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Wayne Post
  • Coaching Kamp: Kids with autism deserve spot on the field

  • The final days of April are upon us and youth sports teams — from lacrosse and field hockey to baseball and soccer — have used this month to train for the season. Yet the month of April has another meaning for many young athletes and parents. April is Autism Awareness Month.

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  • The final days of April are upon us and youth sports teams — from lacrosse and field hockey to baseball and soccer — have used this month to train for the season. Yet the month of April has another meaning for many young athletes and parents. April is Autism Awareness Month.
     
    “Autism Spectrum Disorder (ASD) and autism are both general terms for a group of complex disorders of brain development. These disorders are characterized, in varying degrees, by difficulties in social interaction, verbal and nonverbal communication and repetitive behaviors,” according to the national organization, Autism Speaks.
    Autism statistics from the U.S. Centers for Disease Control and Prevention (CDC) identify approximately one in 88 American children as “on the autism spectrum” — a 10-fold increase over 40 years. Studies show that autism is four to five times more common among boys than girls with an estimated one in 54 boys and one in 252 girls diagnosed with autism annually in the United States. This means that ASD affects over two million individuals in our country and, of course has an impact on youth sports.
    Children with autism deserve every opportunity to enjoy the fun and excitement of youth sports. Issues arise when a youth coach isn’t educated on ASD and misunderstands a youngster’s behavior. There are not many coaches who understand the learning disabilities that many of their players may have. It is imperative that today’s youth sports coach becomes more aware and takes the extra steps to learn more about ASD and other learning disabilities.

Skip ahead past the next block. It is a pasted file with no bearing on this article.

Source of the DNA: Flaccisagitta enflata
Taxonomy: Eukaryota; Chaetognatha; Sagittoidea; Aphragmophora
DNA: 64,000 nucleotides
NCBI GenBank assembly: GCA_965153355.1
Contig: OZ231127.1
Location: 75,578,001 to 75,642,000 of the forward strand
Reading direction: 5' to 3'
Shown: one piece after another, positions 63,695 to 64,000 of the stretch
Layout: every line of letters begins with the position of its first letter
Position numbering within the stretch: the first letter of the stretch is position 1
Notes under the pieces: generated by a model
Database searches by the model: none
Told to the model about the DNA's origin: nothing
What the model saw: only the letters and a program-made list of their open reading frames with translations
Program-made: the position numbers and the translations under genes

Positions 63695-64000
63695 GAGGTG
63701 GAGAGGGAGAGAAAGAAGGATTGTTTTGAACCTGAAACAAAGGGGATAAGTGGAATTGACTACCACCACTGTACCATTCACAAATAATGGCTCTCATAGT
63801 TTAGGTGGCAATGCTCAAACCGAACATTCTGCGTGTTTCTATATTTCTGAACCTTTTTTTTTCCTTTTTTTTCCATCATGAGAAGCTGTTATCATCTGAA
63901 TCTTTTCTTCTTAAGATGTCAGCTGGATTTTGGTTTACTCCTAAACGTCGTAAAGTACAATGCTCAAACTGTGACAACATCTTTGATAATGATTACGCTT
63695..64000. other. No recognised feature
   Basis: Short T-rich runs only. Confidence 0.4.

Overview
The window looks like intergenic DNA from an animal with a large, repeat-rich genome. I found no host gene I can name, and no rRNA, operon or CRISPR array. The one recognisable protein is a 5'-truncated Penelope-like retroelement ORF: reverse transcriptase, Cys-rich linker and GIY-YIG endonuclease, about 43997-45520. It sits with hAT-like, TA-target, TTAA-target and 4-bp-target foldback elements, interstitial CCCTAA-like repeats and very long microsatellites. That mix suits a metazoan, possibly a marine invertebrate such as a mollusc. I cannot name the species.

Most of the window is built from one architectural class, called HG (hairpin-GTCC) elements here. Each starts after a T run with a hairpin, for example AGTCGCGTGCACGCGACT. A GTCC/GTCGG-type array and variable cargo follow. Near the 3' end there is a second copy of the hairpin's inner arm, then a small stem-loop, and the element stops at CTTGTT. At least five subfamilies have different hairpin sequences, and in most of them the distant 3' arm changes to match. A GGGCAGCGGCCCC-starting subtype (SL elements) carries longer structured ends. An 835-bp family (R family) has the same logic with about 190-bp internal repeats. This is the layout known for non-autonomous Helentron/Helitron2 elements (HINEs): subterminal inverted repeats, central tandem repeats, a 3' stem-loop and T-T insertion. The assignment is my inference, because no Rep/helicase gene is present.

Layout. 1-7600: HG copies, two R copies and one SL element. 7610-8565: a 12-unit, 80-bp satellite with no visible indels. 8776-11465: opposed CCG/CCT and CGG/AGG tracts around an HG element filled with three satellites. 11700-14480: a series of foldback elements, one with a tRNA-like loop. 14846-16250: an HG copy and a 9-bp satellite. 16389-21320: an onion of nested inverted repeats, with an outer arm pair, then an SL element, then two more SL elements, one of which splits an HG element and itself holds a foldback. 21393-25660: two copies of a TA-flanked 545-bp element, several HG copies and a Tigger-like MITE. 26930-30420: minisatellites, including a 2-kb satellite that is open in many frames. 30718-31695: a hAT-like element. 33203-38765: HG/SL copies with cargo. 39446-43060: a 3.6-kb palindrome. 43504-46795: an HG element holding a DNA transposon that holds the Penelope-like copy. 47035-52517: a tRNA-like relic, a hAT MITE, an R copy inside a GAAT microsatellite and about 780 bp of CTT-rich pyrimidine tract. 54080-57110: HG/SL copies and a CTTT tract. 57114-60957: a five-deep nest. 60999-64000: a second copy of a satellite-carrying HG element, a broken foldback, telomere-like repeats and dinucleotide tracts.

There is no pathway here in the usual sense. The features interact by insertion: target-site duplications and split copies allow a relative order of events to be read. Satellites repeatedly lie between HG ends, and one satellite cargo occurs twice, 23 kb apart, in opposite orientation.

So how does a youth sports coach learn about autism and coaching modifications they have to make? It starts with communication — talking with the player’s parents and guardians, getting to know the player on a one-on-one basis. Coaches should do their homework and learn more about ASD, especially the understanding that no two children with autism are the same. Young players with autism are like all the other players on the team. The difference is how they process information and how certain factors can influence how they learn and process coaching interaction. Good coaches know that you “manage the team, but coach the player.” Working individually with youth athletes is beneficial to all players.
    Labeling any young athlete with anything other than being a young athlete is inappropriate for coaches. The ‘label’ of autism or having a learning disorder can be mean and hurtful to the young player and their family. Think of Olympic swimmer and multi-gold medalist Michael Phelps who has Attention Deficit Hyper-Activity Disorder. Think he would like you to tell him how to swim?! For coaches who are not sure, again, communicate with parents, research available autism resources or even talk with a veteran coach. It’s your job to teach the fundamentals and every now and then you have to learn them, too.
    Page 2 of 2 - Coaching players with autism and other learning disabilities is a good growth experience for coaches. Coaches learn from these experiences, and take them out of their comfort zone which makes for better coaches and better human beings. Youth sports experts agree, in every sport and at all levels, coaches should become more aware of ASD and understand their player’s needs. Providing a positive youth sports experience for all helps build character, instill sportsmanship and fair play and just might make the difference in a child’s life.
    Coaches and others who work with youth sports can learn more at www.autism-society.org. It’s one of many web resources available.
    Greg Kamp is a 23-year veteran of youth sports as a coach and administrator and is currently the President of Penfield Little League and sits on the board at the District level. He is the host of Youth Sports Now, a weekly radio show on WYSL-AM/FM and also runs Strategy First, his own public relations and marketing business.
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